Thursday, April 16, 2009

JBoss Seam on Google App Engine - First Steps

[UPDATE] The latest Morjarra release 1.2_13 as well as the latest Appengine SDK 1.2.2 seem to fix a couple of problems described below. My task backlog is actually growing :-) but I hope I find some time to look again how things work with these new versions.

I spent the last three weeks in a repetition course of the Swiss army - far away from any Java code. Naturally my fingers started to itch while reading the announcement of Google that their App Engine now supports Java! So I grabbed my MacBook to enjoy the sun, Java coding and Eastern holidays.

As I usually write web applications with JBoss Seam, I decided to give the framework a try in the Google cloud - preparing for a bumpy road as Seam founds on standards which are mostly listed as either not or not known to be working. The following article describes the (bad) tweaks I had to do to get something basic running - I guess if you start doing serious development, you might hit more walls.

First, install the Eclipse Plugin for App Engine and create a new project. I'll base my descriptions on this initial setup. Switch on sessions in appengine-web.xml:

Setting up JSF 1.2

Download the latest Mojarra 1.2 release [1.2_12] and put it in the WEB-INF/lib directory. You can configure the Faces servlet in web.xml as usual
<servlet-name>Faces Servlet</servlet-name>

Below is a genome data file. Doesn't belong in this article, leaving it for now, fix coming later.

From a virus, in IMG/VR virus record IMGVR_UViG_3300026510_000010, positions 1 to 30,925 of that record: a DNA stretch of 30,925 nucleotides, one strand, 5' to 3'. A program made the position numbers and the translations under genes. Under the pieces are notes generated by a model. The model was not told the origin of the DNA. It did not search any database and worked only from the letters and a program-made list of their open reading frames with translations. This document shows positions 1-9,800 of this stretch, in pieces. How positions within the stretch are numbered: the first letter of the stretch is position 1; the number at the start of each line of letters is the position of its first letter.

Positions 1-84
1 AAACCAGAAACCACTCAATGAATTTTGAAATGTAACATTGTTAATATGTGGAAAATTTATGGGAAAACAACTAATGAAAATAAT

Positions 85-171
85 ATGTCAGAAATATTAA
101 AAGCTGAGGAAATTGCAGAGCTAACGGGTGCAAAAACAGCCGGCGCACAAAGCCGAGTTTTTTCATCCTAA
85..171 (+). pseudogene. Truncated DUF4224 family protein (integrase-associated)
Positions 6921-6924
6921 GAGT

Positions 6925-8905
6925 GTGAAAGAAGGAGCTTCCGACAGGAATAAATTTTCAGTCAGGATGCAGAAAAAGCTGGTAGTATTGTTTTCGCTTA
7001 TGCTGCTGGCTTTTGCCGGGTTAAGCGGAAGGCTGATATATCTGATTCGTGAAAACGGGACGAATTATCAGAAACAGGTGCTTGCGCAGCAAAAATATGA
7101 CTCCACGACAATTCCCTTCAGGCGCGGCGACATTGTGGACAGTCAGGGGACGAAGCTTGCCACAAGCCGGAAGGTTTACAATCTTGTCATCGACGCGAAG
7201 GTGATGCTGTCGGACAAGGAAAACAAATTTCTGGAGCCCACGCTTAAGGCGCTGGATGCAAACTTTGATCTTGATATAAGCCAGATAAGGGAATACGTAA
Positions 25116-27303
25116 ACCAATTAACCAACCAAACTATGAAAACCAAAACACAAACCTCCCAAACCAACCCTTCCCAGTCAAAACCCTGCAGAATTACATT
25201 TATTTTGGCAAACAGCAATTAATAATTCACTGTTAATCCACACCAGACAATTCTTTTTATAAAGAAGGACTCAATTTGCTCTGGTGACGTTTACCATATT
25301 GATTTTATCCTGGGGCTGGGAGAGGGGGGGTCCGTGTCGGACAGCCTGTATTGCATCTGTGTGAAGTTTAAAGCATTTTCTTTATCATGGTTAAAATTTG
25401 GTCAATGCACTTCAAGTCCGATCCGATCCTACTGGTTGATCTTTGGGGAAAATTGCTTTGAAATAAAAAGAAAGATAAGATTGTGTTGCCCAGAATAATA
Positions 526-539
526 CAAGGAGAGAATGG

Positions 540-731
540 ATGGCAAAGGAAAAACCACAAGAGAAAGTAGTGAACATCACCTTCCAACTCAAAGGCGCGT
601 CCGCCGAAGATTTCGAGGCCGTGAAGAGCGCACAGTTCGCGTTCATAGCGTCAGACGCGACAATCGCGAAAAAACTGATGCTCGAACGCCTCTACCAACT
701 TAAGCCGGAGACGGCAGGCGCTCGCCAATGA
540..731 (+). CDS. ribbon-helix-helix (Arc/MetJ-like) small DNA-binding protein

<servlet-name>Faces Servlet</servlet-name>

Starting Jetty with only this will fail due to some incompatibilities of Jetty and Mojarra. As with Seam we will need JBoss EL anyway, we can configure Mojarra to use the JBoss EL ExpressionFactory. Add the JBoss EL JAR to WEB-INF/lib and the following XML to your web.xml:

Now it's already patch time. Jetty in the Google environment seems to have a bug in its Servlet API implementation, missing the ServletContext.getContextPath() method (new in version 2.5). Also, Mojarra tries to be clever about initialization work and uses Threads in the ConfigManager - the App Engine SecurityManager will let the whole thing blow up. Something similar happens in the JBoss ReferenceCache class. All patched classes can be found here. Drop the Java code in your source folder, Jettys classloader will pick it up.

This will at least make the whole thing start up. I also added facelets (JAR file, view handler in faces-config.xml and view suffix in web.xml).